Beloved Teacher Honored

Beloved Teacher Honored

MEMBERS of the commUNITY ARTSreach and Jefferson Center Music Lab sing songs in the theme of the Rockbridge NAACP banquet, “Journey to Freedom.” The second annual Freedom Fund Banquet is the primary fundraiser for the local NAACP chapter. (Jin Ni photo)

Beloved Teacher Honored

IRMA THOMPSON addresses the crowd after being honored at the Freedom Fund Banquet. Holding the microphone for her is her neice, Marylin Alexander. (John Driscoll photo)

Beloved Teacher Honored

DR. AYESHA KELLY delivers the keynote address for the second annual Rockbridge NAACP Freedom Fund Banquet. (John Driscoll photo)

Thompson Recognized At NAACP Banquet

A 102-year-old former teacher, who taught white students long before school desegregation, was honored at the second annual Rockbridge NAACP Freedom Fund Banquet Friday night at the Natural Bridge Hotel.

Irma B. Thompson has dedicated her life to education, whether it was her own learning at Buena Vista Colored School in seventh grade or teaching white students in Goshen in 1938, well before the integration of schools.

“It’s been nice,” she said of the banquet after a standing ovation. “I’ve seen people dear to me, teachers I’ve worked with, students, my family. I’d like to thank all of you.”

The Freedom Fund Banquet is a fundraising event used to support the national chapter, the local chapter, and litigation the organization undertakes on behalf of civil rights.

The event was attended by 230 people, including members of the community and elected officials, such as Lexington Mayor Frank Friedman and U.S Rep. Ben Cline.

As a young girl, Thompson would hop the train at 7:30 a.m. in order to attend Lylburn Downing in Lexington, the only high school for African American children. She would go home on the 7:30 p.m. train.

“Black students left the area to finish high school back then, either to Christiansburg or other places far from home,” said Thompson’s niece, Marylin Alexander, a member of Lexington City Council. “But she had an aunt in Bluefield, West Virginia, where there was a college offering high school classes so she stayed there for a year until it closed.”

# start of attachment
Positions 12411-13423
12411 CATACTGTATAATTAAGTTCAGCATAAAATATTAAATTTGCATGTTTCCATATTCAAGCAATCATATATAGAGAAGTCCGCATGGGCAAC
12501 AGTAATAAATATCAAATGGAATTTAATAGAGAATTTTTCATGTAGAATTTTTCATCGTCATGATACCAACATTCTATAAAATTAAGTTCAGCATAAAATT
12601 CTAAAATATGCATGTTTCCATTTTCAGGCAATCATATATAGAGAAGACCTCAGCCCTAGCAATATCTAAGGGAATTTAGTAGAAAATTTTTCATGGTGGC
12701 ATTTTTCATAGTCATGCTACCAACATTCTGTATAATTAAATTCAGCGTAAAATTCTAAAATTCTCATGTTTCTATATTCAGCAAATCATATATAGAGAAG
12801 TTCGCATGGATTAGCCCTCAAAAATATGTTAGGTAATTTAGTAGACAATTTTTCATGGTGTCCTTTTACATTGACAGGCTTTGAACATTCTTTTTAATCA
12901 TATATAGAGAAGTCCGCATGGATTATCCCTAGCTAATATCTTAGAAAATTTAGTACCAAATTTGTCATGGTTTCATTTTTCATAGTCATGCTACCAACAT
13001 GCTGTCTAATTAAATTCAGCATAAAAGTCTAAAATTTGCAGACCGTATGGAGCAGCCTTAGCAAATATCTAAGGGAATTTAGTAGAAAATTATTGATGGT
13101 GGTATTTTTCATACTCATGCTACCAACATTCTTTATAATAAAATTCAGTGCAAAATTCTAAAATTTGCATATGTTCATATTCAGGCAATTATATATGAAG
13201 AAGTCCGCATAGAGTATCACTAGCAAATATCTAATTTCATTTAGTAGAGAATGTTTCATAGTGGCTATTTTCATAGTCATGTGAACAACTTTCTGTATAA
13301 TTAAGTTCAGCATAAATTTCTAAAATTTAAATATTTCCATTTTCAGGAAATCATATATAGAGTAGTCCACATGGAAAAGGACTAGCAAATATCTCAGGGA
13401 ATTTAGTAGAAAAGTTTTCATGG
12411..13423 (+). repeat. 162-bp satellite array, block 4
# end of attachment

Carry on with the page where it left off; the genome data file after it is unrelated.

Thompson obtained her teaching license at Bluefield State College, and then went on to teach at Glasgow Elementary School, the Park Avenue School for Blacks, and Parry McCluer Elementary. She retired in 1985, after 47 years of teaching.

“[Her students] loved her, and she loved her students,” Alexander said in her introduction.

The Rockbridge NAACP also presented Thompson with a donation of $500 to the restoration of the Buena Vista Colored School building, a project she has undertaken in her retirement.

In her speech that evening, she said, “I’ve always said that if life was a project, it would be finished before I leave. I’m getting near the end of the project and I’m not ready to go.”

Dr. Ayesha Kelly, a practicing general surgeon, delivered the keynote address at the banquet, reflecting on her journey as a black woman in the medical field.

“There were times I felt like I wasn’t going to make it,” Kelly said. “To get here, to be done and in a career where I can look back and say, ‘I did that’ ... and now I don’t lack anything, I really feel very blessed.”

In her speech, Kelly characterized her college experience as something rewarding and difficult and educational in many different ways. She said she was the victim of sexual assault, and went through a period of time in which her grades suffered as a result of trauma. She was discouraged from taking classes in medicine and was told that it wasn’t something she actually wanted to do. People would tell her that she came by her achievements, whether it was grades or college admission, only because of affirmative action.

In her residency, she faced sexist attitudes, racial discrimination and doubt about her ability to be a surgeon, not just from her peers, but from her mentors and superiors. Kelly was also pregnant with her second child, Morgan Kelly, during her residency.

But Kelly said she knew she wanted to go to medical school since she was 16. “I picked out all the schools that I thought would be the ones that would get me into medical school,” she said.

She was accepted into Duke, Brown, Cornell and Johns Hopkins. Kelly had attended her first choice, the University of Virginia, on a four-year, full-ride scholarship.

“When the letters started coming in, it was a moment of ‘You did what you were supposed to do, you are where you’re supposed to be, and you worked hard and you deserve that spot,’” said Kelly. “It was everything to me, to hear, and to feel that I deserved to get what I got.”

Kelly said she hopes her story inspires the next generation. “I feel an obligation to tell them: ‘You are worthy. You worked hard. You made it on your own accord, despite whatever people may say in terms of affirmative action. You did what you had to do to get where you needed to be and you deserve to be here,’” said Kelly.

The Rev. Reginald A. Early brought the banquet to a close by leading everyone in the room in singing “Lift Every Voice.” The hymn was written by James Weldon Johnson as a rallying cry for freedom for African Americans and has now become a tradition at the Freedom Fund fundraiser.

“It was a huge success,” said Early of the event in an interview. He hopes that the event will encourage more people to become members of the Rockbridge NAACP. “The NAACP is the largest and oldest civil rights organization in the country. After 109 years, the NAACP is still needed, especially in times like these.”

In the coming year, the chapter hopes to make effective changes in the Rockbridge community, he said, including addressing alleged civil rights violations in the local jail and the lack of diversity in teaching staff across Rockbridge area schools.

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